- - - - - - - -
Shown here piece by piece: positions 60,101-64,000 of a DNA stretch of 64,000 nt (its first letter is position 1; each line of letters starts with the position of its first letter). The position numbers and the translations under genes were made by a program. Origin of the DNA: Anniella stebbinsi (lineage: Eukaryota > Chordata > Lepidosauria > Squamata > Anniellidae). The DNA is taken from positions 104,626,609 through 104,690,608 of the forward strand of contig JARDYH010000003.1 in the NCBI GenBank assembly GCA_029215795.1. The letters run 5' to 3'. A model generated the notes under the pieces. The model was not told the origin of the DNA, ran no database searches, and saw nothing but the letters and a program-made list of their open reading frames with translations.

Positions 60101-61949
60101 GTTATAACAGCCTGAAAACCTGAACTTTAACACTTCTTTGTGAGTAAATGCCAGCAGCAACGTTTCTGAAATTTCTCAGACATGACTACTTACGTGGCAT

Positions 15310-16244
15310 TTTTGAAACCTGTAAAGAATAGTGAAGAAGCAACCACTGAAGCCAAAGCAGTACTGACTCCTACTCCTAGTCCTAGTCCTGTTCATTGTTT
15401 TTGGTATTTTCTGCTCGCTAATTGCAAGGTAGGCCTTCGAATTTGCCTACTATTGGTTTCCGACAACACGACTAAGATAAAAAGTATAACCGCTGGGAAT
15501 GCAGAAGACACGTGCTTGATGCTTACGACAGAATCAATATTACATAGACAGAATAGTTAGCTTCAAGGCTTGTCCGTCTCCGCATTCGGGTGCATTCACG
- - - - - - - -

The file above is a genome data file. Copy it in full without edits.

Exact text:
Shown here piece by piece: positions 60,101-64,000 of a DNA stretch of 64,000 nt (its first letter is position 1; each line of letters starts with the position of its first letter). The position numbers and the translations under genes were made by a program. Origin of the DNA: Anniella stebbinsi (lineage: Eukaryota > Chordata > Lepidosauria > Squamata > Anniellidae). The DNA is taken from positions 104,626,609 through 104,690,608 of the forward strand of contig JARDYH010000003.1 in the NCBI GenBank assembly GCA_029215795.1. The letters run 5' to 3'. A model generated the notes under the pieces. The model was not told the origin of the DNA, ran no database searches, and saw nothing but the letters and a program-made list of their open reading frames with translations.

Positions 60101-61949
60101 GTTATAACAGCCTGAAAACCTGAACTTTAACACTTCTTTGTGAGTAAATGCCAGCAGCAACGTTTCTGAAATTTCTCAGACATGACTACTTACGTGGCAT

Positions 15310-16244
15310 TTTTGAAACCTGTAAAGAATAGTGAAGAAGCAACCACTGAAGCCAAAGCAGTACTGACTCCTACTCCTAGTCCTAGTCCTGTTCATTGTTT
15401 TTGGTATTTTCTGCTCGCTAATTGCAAGGTAGGCCTTCGAATTTGCCTACTATTGGTTTCCGACAACACGACTAAGATAAAAAGTATAACCGCTGGGAAT
15501 GCAGAAGACACGTGCTTGATGCTTACGACAGAATCAATATTACATAGACAGAATAGTTAGCTTCAAGGCTTGTCCGTCTCCGCATTCGGGTGCATTCACG